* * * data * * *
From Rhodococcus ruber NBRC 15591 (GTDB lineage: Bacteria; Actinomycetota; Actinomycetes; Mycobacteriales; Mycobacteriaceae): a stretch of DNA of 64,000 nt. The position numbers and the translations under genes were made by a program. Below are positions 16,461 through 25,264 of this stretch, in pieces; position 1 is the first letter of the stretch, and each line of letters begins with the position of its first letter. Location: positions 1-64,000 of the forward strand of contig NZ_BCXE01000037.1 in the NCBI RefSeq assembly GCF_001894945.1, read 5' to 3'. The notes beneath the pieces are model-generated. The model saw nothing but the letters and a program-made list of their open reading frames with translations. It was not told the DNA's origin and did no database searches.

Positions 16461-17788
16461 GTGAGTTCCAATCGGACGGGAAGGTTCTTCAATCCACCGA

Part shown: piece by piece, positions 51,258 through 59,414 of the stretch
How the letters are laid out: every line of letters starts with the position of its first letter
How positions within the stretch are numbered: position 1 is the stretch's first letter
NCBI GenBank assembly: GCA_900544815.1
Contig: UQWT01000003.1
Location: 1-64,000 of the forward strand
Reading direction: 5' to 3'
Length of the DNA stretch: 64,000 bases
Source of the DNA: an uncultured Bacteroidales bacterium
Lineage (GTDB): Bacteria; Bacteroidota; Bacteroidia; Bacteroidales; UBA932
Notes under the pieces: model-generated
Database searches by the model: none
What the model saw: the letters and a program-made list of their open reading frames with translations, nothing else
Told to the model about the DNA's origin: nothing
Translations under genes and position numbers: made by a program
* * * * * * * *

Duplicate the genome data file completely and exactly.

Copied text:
From Rhodococcus ruber NBRC 15591 (GTDB lineage: Bacteria; Actinomycetota; Actinomycetes; Mycobacteriales; Mycobacteriaceae): a stretch of DNA of 64,000 nt. The position numbers and the translations under genes were made by a program. Below are positions 16,461 through 25,264 of this stretch, in pieces; position 1 is the first letter of the stretch, and each line of letters begins with the position of its first letter. Location: positions 1-64,000 of the forward strand of contig NZ_BCXE01000037.1 in the NCBI RefSeq assembly GCF_001894945.1, read 5' to 3'. The notes beneath the pieces are model-generated. The model saw nothing but the letters and a program-made list of their open reading frames with translations. It was not told the DNA's origin and did no database searches.

Positions 16461-17788
16461 GTGAGTTCCAATCGGACGGGAAGGTTCTTCAATCCACCGA

Part shown: piece by piece, positions 51,258 through 59,414 of the stretch
How the letters are laid out: every line of letters starts with the position of its first letter
How positions within the stretch are numbered: position 1 is the stretch's first letter
NCBI GenBank assembly: GCA_900544815.1
Contig: UQWT01000003.1
Location: 1-64,000 of the forward strand
Reading direction: 5' to 3'
Length of the DNA stretch: 64,000 bases
Source of the DNA: an uncultured Bacteroidales bacterium
Lineage (GTDB): Bacteria; Bacteroidota; Bacteroidia; Bacteroidales; UBA932
Notes under the pieces: model-generated
Database searches by the model: none
What the model saw: the letters and a program-made list of their open reading frames with translations, nothing else
Told to the model about the DNA's origin: nothing
Translations under genes and position numbers: made by a program